Wolfe, Linnie Marsh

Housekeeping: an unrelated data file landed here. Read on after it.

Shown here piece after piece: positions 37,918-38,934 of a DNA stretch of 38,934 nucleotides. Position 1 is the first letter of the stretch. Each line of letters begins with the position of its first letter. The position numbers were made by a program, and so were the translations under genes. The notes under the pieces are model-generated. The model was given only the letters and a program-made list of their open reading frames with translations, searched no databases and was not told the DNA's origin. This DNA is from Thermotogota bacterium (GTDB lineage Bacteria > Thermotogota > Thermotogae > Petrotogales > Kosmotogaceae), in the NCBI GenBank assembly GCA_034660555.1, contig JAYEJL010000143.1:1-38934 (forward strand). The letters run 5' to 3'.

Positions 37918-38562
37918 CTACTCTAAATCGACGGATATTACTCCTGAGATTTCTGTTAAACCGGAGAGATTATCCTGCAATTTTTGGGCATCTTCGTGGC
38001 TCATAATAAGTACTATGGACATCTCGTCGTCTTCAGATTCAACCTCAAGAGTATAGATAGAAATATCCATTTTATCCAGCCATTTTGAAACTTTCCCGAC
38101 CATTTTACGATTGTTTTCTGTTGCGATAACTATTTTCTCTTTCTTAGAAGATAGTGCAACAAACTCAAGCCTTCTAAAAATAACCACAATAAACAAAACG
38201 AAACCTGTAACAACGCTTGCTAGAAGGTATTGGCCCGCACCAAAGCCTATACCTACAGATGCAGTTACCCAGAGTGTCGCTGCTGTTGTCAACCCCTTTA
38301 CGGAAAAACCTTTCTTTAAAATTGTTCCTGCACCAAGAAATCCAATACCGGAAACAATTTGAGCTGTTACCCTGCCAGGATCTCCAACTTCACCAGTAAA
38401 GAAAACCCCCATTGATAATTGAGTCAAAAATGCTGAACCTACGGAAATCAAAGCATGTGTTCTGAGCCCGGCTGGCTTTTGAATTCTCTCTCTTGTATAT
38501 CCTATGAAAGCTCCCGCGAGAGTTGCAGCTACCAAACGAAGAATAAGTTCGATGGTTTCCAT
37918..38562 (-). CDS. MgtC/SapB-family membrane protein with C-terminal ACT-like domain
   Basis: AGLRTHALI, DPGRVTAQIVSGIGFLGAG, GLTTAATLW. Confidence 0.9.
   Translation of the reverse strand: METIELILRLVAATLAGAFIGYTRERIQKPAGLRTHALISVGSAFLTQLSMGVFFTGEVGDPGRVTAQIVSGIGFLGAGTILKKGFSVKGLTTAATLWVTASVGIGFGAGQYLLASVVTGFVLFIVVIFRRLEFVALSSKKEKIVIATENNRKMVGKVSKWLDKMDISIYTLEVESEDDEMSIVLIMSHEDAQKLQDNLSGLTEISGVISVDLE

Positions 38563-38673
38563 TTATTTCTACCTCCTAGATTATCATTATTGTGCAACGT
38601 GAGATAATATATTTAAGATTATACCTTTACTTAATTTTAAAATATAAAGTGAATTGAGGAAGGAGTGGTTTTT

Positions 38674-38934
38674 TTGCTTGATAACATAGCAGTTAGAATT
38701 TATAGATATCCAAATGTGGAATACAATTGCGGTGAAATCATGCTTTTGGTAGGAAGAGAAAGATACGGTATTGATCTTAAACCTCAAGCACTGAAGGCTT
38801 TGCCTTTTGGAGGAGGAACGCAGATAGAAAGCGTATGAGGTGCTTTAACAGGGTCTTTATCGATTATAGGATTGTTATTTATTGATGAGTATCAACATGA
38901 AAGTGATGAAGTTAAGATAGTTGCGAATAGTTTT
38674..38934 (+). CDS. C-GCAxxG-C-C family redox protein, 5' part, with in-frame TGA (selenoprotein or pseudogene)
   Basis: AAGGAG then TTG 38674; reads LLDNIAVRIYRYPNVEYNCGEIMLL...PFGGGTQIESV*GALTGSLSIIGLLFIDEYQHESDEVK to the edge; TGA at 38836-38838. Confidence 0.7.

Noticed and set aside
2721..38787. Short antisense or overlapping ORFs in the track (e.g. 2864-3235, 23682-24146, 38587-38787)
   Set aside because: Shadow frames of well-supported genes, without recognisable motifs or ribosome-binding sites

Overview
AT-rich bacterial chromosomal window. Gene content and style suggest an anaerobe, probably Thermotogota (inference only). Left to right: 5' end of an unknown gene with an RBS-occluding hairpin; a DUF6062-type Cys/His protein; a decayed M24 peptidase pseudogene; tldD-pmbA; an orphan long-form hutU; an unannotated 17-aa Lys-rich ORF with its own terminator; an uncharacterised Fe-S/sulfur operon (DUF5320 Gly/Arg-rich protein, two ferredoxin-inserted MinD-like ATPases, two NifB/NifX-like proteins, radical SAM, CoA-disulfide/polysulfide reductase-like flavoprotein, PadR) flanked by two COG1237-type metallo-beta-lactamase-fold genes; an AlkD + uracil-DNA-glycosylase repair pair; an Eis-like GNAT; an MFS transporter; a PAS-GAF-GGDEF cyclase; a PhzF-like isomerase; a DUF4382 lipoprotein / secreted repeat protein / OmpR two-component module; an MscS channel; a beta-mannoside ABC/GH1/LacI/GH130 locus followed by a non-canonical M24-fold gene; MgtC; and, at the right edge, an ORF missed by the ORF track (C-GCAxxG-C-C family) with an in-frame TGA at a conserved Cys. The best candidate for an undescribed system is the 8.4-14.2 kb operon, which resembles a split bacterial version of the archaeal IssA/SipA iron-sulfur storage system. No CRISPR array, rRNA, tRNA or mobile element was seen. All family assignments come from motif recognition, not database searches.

-6- There were all sorts of curious aad interesting things to be found on that hillside, fey uncle tried to explain them to me, aad what the glaciers had done there, but I was too little to comprehend. It was only after I grew older that I began to understand. % mother had always loved curious stones, and beside the front steps she had a collection of them around a raised bed in which grew a tall white lily, and which had beea found In various places on the farm. My uncle was looking at them one day, and his attention was attracted to a large round stone which looked as if it had been worn smooth by the action of water, when he took it in his hand it seemed very light for its size, aad he said it must be hollow. He broke it open, and It was filled with golden-yellow crystals in hexagonal form. He said It was a geode. It must have been then that I began to realise tho beauty and wonder of stones, a love that has never left me. But bye-aad-bye my uncle went away on one of his long botanizing tours, and 1 grew up as little girls do. I didn't see him again for a long time. John Muir was my mother's brother. Her name was Sarah Muir. They were born ia Dunbar, Scotland, a windy little city on tho eraggy coast of the North Sea, Dunbar has had its share of history and romance. It is only a few miles from Edinburgh, which Is surely the most romantic city in the world. Utay of the H-rand and glorious and terribla and bloody deeds en the OfJdf
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